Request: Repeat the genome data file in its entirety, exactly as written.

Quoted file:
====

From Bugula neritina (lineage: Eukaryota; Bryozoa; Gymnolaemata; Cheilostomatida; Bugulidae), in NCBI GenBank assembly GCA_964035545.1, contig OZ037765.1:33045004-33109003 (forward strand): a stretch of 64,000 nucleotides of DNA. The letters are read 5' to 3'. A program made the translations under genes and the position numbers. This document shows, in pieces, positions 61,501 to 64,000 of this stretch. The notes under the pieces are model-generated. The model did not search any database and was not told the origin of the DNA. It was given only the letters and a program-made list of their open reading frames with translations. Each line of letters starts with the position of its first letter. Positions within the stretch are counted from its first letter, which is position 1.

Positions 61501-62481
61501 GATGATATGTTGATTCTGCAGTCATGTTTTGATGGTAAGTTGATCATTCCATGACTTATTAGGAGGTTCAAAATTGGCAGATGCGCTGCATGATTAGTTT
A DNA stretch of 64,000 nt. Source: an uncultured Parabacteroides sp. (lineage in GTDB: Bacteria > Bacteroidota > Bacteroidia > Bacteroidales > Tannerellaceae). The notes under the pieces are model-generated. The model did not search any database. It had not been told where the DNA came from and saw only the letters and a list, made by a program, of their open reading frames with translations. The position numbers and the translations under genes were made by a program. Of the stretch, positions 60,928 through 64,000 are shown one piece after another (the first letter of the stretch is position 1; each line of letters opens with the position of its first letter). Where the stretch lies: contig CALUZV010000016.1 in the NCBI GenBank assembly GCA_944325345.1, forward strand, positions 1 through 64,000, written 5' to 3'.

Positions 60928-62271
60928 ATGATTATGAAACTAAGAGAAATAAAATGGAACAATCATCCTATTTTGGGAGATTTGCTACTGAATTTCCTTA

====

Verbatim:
From Bugula neritina (lineage: Eukaryota; Bryozoa; Gymnolaemata; Cheilostomatida; Bugulidae), in NCBI GenBank assembly GCA_964035545.1, contig OZ037765.1:33045004-33109003 (forward strand): a stretch of 64,000 nucleotides of DNA. The letters are read 5' to 3'. A program made the translations under genes and the position numbers. This document shows, in pieces, positions 61,501 to 64,000 of this stretch. The notes under the pieces are model-generated. The model did not search any database and was not told the origin of the DNA. It was given only the letters and a program-made list of their open reading frames with translations. Each line of letters starts with the position of its first letter. Positions within the stretch are counted from its first letter, which is position 1.

Positions 61501-62481
61501 GATGATATGTTGATTCTGCAGTCATGTTTTGATGGTAAGTTGATCATTCCATGACTTATTAGGAGGTTCAAAATTGGCAGATGCGCTGCATGATTAGTTT
A DNA stretch of 64,000 nt. Source: an uncultured Parabacteroides sp. (lineage in GTDB: Bacteria > Bacteroidota > Bacteroidia > Bacteroidales > Tannerellaceae). The notes under the pieces are model-generated. The model did not search any database. It had not been told where the DNA came from and saw only the letters and a list, made by a program, of their open reading frames with translations. The position numbers and the translations under genes were made by a program. Of the stretch, positions 60,928 through 64,000 are shown one piece after another (the first letter of the stretch is position 1; each line of letters opens with the position of its first letter). Where the stretch lies: contig CALUZV010000016.1 in the NCBI GenBank assembly GCA_944325345.1, forward strand, positions 1 through 64,000, written 5' to 3'.

Positions 60928-62271
60928 ATGATTATGAAACTAAGAGAAATAAAATGGAACAATCATCCTATTTTGGGAGATTTGCTACTGAATTTCCTTA